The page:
Saturday, June 10, 2023  |



Sebastian Fundora’s ultimate goal remains a showdown with Jermell Charlo at 154

Junior middleweight Sebastian Fundora. Photo by Dave Mandel/ Showtime
Fighters Network

CANASTOTA, NY—Sebastian “The Towering Inferno” Fundora is rather imposing in person. He stands all of 6-feet, 6-inches, and somehow still manages to squeeze 154 pounds into that frame. The 24-year-old southpaw from Coachella, California, was taking in the Hall of Fame festivities last weekend, mingling with the all-time greats and was a magnet to fans.

Fundora (19-0-1, 13 knockouts) is ranked No. 2 by The Ring at junior middleweight, and his signature victory to date, his ninth-round stoppage over Erickson Lubin on April 9, is a 2022 Fight of the Year candidate. In that fight, Fundora got up from a seventh-round knockdown and dealt with adversity for the first time in his career, coming back two rounds later to stop Lubin.

He may be “The Towering Inferno” in the ring, but outside the ring, he is anything but; he’s “The Towering Teddybear.” His genial personality makes him a great, young ambassador for boxing, and that manifested itself in the hordes of fans lining up for pictures of him and autographs while he was surrounded by hall of famers. He was just as popular as they were—and he didn’t turn anyone away.

Fundora may be heading in the same direction to Canastota as Bernard Hopkins, Shane Mosley, Andre Ward, James Toney, and Roy Jones Jr. someday, if he continues the route he is going.

But like them, at certain stages of their careers, Fundora is facing a roadblock. He holds “the interim” WBC junior middleweight title, below junior middleweight world champion Jermell Charlo (Ring/IBF/WBA/WBC/WBO), forced to play boxing’s waiting game as Charlo fulfills his sanctioning body mandatories.

Fundora, rightfully, is unwilling to wait.

He lives what he defines as a boxing lifestyle. He’s constantly training. He’s always in shape. Running four or five miles in the desert behind his house is routine for him. A few days after he beat Lubin, Fundora was taking his turn after family dinner washing dishes.

He said he is willing to drop down to 147 to face Ring’s No. 1 welterweight, IBF/WBA/WBC titlist Errol Spence Jr. if the much-anticipated megafight with WBO belt-holder Terence Crawford falls through. Or, which possibly only Fundora can do, he can move up to 160.

Either way, Fundora wants and deserves a title shot.

“It is an idea, but only an idea if there is no one at 154 to fight us,” said Fundora, whose even demeanor explains why he’s never rattled. “I can move up to 160, too. There is talent at 160 that can bring a big draw to me. The ultimate goal right now is to fight Charlo or to become a champion at 154. I think I deserve it. I’m not going to yell and scream about it. I like to keep it humble. Whether my mom tells me it’s my turn to wash dishes to pick up dog poop in the backyard (he laughs), I still have to listen to my parents. My lifestyle benefits me. I think I can make 147 easily.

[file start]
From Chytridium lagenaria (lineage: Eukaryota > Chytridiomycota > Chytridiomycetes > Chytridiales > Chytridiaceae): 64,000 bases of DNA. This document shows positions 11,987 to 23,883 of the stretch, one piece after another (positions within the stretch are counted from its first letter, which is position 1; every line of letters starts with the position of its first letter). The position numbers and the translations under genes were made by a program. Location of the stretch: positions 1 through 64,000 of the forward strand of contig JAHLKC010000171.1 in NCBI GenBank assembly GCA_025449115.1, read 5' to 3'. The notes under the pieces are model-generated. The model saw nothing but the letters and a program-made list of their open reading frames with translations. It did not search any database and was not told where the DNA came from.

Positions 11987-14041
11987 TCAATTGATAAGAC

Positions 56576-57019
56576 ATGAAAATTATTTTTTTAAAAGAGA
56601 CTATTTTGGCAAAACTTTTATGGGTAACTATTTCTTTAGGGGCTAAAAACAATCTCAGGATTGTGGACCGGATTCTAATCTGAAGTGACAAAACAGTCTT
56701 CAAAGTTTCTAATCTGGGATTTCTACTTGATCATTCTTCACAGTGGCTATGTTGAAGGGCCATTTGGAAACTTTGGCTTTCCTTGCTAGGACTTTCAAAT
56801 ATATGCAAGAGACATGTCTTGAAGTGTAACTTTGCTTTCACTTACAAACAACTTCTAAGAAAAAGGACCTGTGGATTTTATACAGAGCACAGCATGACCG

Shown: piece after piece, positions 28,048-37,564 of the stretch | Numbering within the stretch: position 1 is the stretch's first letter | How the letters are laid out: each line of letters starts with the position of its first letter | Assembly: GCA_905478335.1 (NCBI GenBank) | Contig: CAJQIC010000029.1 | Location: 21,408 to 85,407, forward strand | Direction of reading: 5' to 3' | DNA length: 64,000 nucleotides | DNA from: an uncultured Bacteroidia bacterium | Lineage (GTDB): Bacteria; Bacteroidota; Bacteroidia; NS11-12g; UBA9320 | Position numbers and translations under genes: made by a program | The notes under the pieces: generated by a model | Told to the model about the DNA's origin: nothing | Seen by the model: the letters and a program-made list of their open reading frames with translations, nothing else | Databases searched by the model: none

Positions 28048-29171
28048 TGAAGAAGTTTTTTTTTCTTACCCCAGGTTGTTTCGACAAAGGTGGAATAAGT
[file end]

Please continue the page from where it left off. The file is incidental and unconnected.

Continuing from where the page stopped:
“Right now, it’s 105 degrees where I live. Right here in Canastota, it’s a cool 60, 70 degrees. It’s why I have a jacket on (he laughs). I would like to fight two more times by the end of the year. I don’t know what (promoter) Sampson (Lewkowicz) and PBC has planned for me. But it has to be for a title. It has to be.”

Freddy Fundora, Sebastian’s father and trainer, stressed that the money has to be right for Sebastian to fight Spence. Sebastian is already training.

“Being invited to the Hall of Fame is a sneak peek at the future and I would like to be here one day,” Sebastian said.

“Charlo is busy and will not fight Sebastian, so he told me he’s willing to go to 147,” Lewkowicz said. “He walks around at 160, 162, so making 147 would not be that hard for him. He will not fight anyone not recognized as a world champion. He’s earned that. He will not fight anyone else, other than Spence (at 147). He would fight Spence once, and then go back up to 154. I have many fighters, but Sebastian is the only one who works 24/7 and the only time he goes out is to go out to the desert to run.

“You see the reaction people have to Sebastian. He’s a great likable kid. That comes from his parents. After Sebastian beat Lubin, he went right back to his room, the next day he went home and was washing dishes after the family dinner. It’s who he is. He lives a strict boxing lifestyle, and he deserves to fight a world champion.”

After the Lubin victory and the fanfare he received in Canastota last weekend, fans want to see more of the Towering Inferno.

Joseph Santoliquito is an award-winning sportswriter who has been working for Ring Magazine/ since October 1997 and is the president of the Boxing Writers Association of America. He can be followed on twitter @JSantoliquito.


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